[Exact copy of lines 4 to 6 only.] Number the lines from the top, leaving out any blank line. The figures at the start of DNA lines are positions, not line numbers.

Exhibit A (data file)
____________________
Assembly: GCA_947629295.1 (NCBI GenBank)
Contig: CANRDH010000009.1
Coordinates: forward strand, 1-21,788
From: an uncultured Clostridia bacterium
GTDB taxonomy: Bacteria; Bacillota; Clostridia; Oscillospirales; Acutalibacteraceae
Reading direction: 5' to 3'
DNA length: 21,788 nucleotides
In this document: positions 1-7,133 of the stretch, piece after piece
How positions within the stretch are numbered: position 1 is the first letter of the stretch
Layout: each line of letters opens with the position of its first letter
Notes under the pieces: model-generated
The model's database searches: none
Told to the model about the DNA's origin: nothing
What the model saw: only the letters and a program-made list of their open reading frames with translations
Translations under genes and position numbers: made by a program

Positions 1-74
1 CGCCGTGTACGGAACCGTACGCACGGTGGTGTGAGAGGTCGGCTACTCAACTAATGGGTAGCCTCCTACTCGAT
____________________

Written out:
From: an uncultured Clostridia bacterium
GTDB taxonomy: Bacteria; Bacillota; Clostridia; Oscillospirales; Acutalibacteraceae
Reading direction: 5' to 3'